Wednesday, December 30, 2009

getting at the crux

I was able to continue reading Chris Keith's The Pericope Adulterae, The Gospel of John, and the Literacy of Jesus (Leiden and Boston: Brill, 2009) yesterday, in part because the family minivan contracted a vehicular strain of swine flu. I suspect a fair bit of scholarship—biblical or otherwise—takes place in automative waiting rooms around the globe.

At any rate, chapters 5–8 represent a turning point in Chris's argument. The first four chapters established the problem and some methodological groundwork, and the next four provide an exegetical discussion of the Pericope Adulterae and the context in which a scribe inserted it (viz., John 7–8). Chris states his thesis clearly at the beginning of chapter six:
What follows will therefore bring these issues to the fore of the discussion by focussing upon the interrelationship of authority, Moses, the law, judgment, and literacy/education as both the crowd and the Jewish leadership attempts to answer the question 'Who is Jesus?' in John 7. (Keith 2009: 143)

One of the marks of an insightful argument, in my judgment, is its power to open new doors in your mind. When you hear the thesis to be argued you begin to see its merits even before you hear the evidence in favor of that thesis. Chris's argument that the debate regarding Jesus' identity and his relation to Moses/the Mosaic Law in John 7 drew the Pericope Adulterae to John 7.53–8.11 more than Jesus' claim to judge no one in 8.15. The Pericope may not be Johannine, in other words, but it does provide evidence of a particular reading of John's gospel in the early (first three or four) centuries of the church's history.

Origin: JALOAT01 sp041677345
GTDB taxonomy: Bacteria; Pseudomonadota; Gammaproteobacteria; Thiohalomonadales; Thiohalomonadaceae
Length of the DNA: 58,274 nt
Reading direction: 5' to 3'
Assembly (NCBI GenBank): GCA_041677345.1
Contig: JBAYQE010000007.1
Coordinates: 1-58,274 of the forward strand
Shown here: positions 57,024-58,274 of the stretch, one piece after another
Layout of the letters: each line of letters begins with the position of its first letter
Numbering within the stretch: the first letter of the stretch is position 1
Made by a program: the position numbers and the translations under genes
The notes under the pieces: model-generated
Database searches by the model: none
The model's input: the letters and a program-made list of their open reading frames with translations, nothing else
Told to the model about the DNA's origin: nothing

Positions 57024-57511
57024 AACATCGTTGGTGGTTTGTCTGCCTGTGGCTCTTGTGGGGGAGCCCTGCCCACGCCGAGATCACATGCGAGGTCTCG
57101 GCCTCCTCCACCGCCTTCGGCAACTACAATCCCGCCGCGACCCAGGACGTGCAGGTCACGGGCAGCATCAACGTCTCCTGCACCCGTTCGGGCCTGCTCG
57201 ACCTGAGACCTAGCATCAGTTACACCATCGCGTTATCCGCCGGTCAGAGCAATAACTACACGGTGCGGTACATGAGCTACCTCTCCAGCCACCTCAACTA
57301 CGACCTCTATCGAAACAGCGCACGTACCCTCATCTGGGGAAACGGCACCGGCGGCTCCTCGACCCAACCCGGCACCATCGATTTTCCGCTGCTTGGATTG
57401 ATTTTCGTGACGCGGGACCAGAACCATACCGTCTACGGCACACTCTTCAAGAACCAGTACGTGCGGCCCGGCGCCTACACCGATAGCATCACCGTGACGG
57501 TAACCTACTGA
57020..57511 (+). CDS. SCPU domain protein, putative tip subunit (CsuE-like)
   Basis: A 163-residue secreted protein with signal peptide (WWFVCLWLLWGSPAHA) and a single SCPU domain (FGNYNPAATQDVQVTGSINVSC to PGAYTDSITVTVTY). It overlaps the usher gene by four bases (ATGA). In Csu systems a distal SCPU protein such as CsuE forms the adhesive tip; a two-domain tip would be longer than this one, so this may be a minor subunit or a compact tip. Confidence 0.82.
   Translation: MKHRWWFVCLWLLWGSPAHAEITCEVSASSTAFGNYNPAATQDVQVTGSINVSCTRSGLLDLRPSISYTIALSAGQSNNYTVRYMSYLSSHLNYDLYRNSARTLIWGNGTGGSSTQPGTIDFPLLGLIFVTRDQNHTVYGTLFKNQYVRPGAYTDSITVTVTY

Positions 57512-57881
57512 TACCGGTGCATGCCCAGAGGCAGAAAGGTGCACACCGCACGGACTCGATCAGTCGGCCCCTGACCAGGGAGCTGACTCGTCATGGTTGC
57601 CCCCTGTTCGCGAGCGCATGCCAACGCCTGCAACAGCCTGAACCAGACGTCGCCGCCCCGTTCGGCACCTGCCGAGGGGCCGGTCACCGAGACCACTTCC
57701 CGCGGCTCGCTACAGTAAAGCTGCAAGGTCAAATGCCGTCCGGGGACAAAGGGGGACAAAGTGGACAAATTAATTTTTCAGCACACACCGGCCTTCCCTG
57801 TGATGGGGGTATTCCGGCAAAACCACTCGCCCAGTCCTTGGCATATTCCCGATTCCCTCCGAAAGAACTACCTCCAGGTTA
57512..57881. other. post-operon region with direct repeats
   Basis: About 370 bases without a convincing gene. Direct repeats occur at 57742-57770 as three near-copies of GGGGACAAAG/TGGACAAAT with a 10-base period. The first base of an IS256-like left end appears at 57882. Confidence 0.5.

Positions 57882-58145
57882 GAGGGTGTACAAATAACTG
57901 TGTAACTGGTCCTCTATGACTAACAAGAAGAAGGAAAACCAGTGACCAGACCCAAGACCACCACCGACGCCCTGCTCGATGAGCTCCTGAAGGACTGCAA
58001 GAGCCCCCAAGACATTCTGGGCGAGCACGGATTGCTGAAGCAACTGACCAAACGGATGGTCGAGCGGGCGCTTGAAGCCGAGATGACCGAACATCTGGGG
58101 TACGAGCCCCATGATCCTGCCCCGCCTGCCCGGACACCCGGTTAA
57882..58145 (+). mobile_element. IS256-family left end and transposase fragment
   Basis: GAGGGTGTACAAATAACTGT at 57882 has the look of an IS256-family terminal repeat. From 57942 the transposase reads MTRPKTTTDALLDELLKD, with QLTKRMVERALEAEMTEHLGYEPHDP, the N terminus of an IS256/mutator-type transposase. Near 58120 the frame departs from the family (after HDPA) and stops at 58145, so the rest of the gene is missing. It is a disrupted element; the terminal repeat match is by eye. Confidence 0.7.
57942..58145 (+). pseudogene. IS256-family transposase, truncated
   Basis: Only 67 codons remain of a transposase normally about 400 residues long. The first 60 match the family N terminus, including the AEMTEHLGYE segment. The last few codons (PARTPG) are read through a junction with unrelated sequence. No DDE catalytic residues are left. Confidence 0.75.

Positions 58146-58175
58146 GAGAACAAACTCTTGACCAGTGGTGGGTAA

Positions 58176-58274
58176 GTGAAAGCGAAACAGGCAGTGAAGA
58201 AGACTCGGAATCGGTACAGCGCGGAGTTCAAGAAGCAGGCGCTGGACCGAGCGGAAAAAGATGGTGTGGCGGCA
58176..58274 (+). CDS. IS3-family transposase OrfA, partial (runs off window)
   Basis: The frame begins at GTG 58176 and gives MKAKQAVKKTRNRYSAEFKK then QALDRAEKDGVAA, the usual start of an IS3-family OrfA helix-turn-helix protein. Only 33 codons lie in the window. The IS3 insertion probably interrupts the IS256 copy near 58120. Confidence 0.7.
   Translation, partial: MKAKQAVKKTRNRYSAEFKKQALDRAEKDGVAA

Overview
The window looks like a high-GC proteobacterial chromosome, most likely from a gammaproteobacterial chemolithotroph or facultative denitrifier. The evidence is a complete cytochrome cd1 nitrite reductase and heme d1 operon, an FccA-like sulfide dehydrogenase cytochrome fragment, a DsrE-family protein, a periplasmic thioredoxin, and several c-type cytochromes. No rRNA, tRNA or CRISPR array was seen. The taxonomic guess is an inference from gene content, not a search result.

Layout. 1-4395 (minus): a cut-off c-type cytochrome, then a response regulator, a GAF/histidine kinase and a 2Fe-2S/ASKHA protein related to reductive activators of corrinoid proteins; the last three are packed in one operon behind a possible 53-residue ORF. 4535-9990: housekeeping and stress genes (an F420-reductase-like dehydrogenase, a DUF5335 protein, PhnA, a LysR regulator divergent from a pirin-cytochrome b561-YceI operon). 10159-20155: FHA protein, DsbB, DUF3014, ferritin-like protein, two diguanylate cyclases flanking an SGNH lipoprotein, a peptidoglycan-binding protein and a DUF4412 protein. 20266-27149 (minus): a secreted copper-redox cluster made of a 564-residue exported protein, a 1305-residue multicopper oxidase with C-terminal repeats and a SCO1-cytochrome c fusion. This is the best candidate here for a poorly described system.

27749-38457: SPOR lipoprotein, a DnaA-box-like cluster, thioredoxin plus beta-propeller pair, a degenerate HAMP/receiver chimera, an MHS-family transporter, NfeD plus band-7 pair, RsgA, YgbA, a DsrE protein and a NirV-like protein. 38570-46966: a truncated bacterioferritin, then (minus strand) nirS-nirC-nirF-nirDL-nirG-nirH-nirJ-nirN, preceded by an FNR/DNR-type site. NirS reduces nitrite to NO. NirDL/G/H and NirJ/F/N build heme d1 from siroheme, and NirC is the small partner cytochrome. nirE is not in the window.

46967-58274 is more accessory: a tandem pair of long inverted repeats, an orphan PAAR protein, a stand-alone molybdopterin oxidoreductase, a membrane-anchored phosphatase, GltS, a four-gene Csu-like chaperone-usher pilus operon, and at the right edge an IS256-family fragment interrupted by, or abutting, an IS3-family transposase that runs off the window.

One word of clarification: Notice that Keith's thesis, as stated in the passage quoted above, doesn't argue against John 8.15's relevance for understanding the Pericope's placement. Rather, Keith broadens his view and attempts to demonstrate that both the Pericope and John 8.15 belong to a larger nexus of issues with which John 7–8 (and even John's gospel as a whole) are concerned. Chris's attention to more global, holistic concerns—whether textually, historically, culturally, or whatever—strikes me as entirely appropriate.

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